Anti-kickback and Stark Anti Self-Referral laws are crucial to the enforcement of sound medical practices in the United States. This is because they not only are important regulatory tools but also they re-enforce the idea that decisions regarding medical care should be made on a medical basis and not on a business basis. This principle has become ingrained in the the way medical charges are supposed to be issued and how medical providers are supposed to act. Despite many complaints about how complicated these laws can be, doctors, hospitals, laboratories, and research organizations all understand the basic premise, which is that they are supposed to make medical decisions based on medicine. They are not supposed to be making medical decisions influenced directly by business decisions.
These laws specifically say that illegal remuneration does not have to be in the form of cash. There have been successful anti-kickback cases and successful Stark law cases, which involve such illegal remuneration as sharing labor costs and marketing incentives. It may seem obvious, but with defense lawyers constantly on the prowl for a way to undermine liability, the idea that remuneration could be considered to be such a wide ranging set of potential payments under laws like this would not be easy to establish without these statutes. To better prepare for your claim and understand how kickback and Stark laws could impact your case, contact an established whistleblower attorney.
Difference Between Anti-Kickback and Stark Anti-Delf Referral Law
Another important factor of the statutes, and probably the most important factor with respect to False Claims Act, is that both the Anti-Kickback Statute and the Stark Law state that a violation of either one of them is also a violation of the False Claims Act. A kickback violation or a Stark law self-referral issue goes a long way to establishing a strong False Claims Act case as well.
The Anti-Kickback statute is slightly broader in that it applies to remuneration to influence any decision to provide healthcare under a government program. The Stark Law applies to physician referrals. A self-referral would be illegal. Both of these laws are criminal statutes and carry criminal penalties and can be used for criminal enforcement by the government.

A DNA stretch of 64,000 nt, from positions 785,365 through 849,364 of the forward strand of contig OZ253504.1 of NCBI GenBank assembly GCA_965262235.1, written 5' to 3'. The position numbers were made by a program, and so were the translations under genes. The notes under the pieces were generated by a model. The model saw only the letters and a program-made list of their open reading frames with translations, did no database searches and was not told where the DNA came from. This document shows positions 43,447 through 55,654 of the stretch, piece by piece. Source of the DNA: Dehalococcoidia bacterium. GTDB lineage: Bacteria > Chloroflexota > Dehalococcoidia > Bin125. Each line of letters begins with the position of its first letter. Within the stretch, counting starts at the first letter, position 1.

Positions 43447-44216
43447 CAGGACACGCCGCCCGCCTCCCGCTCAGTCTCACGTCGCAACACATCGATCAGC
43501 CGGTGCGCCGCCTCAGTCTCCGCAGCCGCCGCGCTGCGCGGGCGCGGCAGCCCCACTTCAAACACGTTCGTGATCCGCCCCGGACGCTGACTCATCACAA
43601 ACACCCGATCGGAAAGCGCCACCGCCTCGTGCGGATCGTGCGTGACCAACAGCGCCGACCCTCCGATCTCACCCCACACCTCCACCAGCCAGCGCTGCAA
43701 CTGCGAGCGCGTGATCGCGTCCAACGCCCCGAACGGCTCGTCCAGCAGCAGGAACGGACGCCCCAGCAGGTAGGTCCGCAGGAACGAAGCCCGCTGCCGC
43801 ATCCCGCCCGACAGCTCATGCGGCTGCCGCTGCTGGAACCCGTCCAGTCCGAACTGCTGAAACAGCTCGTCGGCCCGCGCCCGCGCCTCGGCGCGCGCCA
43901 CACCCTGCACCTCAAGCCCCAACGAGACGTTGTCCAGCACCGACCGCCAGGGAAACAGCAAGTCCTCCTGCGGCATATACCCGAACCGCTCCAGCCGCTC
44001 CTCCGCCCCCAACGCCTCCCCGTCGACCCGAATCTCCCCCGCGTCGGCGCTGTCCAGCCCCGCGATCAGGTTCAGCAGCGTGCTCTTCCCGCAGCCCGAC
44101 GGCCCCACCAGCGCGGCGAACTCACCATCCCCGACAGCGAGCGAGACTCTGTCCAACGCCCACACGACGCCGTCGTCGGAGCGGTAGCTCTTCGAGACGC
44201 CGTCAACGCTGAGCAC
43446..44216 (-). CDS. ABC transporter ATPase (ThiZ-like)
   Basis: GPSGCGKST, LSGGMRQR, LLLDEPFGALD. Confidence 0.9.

The government may decide to take facts as submitted by an individual under a civil False Claims Act case and prosecute people criminally, but that is not the decision of the Relator or Relator’s counsel in filing one of these cases. Violation of this False Claims Act carry great weight including civil penalties and treble damages, so False Claims Act Liability is usually taken seriously by the medical community.
What Impacts Civil Damages Related to False Claims Cases?
Another reason that civil damages may be taken very seriously by the medical community is that there is no provision for damages to be mitigated as in some other types of fraud. A physician or hospital that provides services pursuant to a kickback is liable, regardless of whether they provided the services involved in the kickback. The defendant gets no set off under most case law for having provided any such services and is liable for the full amount charged to the government.
This is generally because the government is a kind of third-party beneficiary. Nobody from the government sits in the room with a patient and therefore the government’s only role is to pay for these services, and is considered to be harmed if any charge is tainted by an illegal incentive.
How is Stark Law Related to the False Claims Act?
As a result the Stark Law and the Anti-Kickback Statue are powerful tools to use in a False Claims Act case. They are complicated because health care itself is complicated. There are many so called “safe harbors” in the law to allow for certain types of referrals and payments to be made which have been deemed by the Department Health Care Services and by Congress as being normal payments. Still, running afoul of either of these laws does carry great weight both individually and by leading to liability under the False Claims Act.
Kickbacks have created liability in many different forms including the failure to collect co-payments in drug cases or in medical service cases. The co-payment is an obligation by the insured person to some small portion of a service, pharmaceutical, or durable medical equipment. When the charge to Medicare or the government is so great that not collecting the co-payment does not affect the provider very much, it can be easy for them simply not to collect the co-payments. However, that is considered can be considered a kickback for a patient and establish liabilities.
There are of course many other kinds of kickbacks. Financial agreements on referrals or on providing marketing services deserve strict scrutiny to determine if a kickback is involved. Accepting a kickback makes someone liable under the anti-kickback statute, and providing the kickback also makes someone liable. If a major corporation is providing a healthcare provider with incentives to use their durable medical equipment, that would be a kickback to the provider.
If the so-called one-purpose test is passed, it can be considered a kickback even if the payment has other uses. It is important to keep track of the business relationships. It is important to understand what these business relationships really are. Making the correct determination and examining those relationships closely may expose an important fraud case to file under the False Claims Act.